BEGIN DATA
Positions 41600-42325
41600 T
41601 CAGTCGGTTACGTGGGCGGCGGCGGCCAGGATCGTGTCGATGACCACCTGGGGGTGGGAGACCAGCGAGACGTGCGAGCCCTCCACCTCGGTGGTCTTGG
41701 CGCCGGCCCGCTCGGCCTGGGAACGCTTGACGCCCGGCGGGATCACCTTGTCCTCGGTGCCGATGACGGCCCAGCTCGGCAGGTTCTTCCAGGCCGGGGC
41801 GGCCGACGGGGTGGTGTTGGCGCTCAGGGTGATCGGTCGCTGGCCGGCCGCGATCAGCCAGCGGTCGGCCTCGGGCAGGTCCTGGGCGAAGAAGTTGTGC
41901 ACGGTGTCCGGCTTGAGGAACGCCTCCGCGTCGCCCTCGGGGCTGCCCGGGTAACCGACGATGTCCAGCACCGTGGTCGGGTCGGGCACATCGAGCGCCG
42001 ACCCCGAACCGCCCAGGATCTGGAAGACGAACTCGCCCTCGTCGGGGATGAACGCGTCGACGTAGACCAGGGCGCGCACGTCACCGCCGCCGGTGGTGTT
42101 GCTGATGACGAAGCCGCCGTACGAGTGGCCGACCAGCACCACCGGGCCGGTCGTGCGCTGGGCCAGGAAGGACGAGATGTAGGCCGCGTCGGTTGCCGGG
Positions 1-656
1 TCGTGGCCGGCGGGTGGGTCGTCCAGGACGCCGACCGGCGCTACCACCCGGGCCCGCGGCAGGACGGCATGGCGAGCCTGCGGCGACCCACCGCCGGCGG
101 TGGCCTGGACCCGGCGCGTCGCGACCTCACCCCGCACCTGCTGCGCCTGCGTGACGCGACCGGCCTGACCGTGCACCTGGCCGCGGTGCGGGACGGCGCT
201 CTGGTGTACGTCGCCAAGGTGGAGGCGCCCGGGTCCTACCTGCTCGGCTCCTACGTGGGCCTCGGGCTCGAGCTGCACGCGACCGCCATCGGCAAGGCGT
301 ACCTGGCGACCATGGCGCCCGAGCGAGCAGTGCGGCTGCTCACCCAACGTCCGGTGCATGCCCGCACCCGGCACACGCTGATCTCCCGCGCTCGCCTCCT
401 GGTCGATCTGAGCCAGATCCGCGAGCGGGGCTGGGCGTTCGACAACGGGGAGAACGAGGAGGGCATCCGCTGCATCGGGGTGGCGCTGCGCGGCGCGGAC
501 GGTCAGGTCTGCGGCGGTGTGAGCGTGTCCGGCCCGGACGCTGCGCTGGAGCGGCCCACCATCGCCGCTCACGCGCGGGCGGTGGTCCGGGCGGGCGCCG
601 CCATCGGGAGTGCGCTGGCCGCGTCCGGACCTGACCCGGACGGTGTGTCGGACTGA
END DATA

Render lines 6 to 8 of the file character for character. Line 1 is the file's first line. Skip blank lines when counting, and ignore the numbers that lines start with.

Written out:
41901 ACGGTGTCCGGCTTGAGGAACGCCTCCGCGTCGCCCTCGGGGCTGCCCGGGTAACCGACGATGTCCAGCACCGTGGTCGGGTCGGGCACATCGAGCGCCG
42001 ACCCCGAACCGCCCAGGATCTGGAAGACGAACTCGCCCTCGTCGGGGATGAACGCGTCGACGTAGACCAGGGCGCGCACGTCACCGCCGCCGGTGGTGTT
42101 GCTGATGACGAAGCCGCCGTACGAGTGGCCGACCAGCACCACCGGGCCGGTCGTGCGCTGGGCCAGGAAGGACGAGATGTAGGCCGCGTCGGTTGCCGGG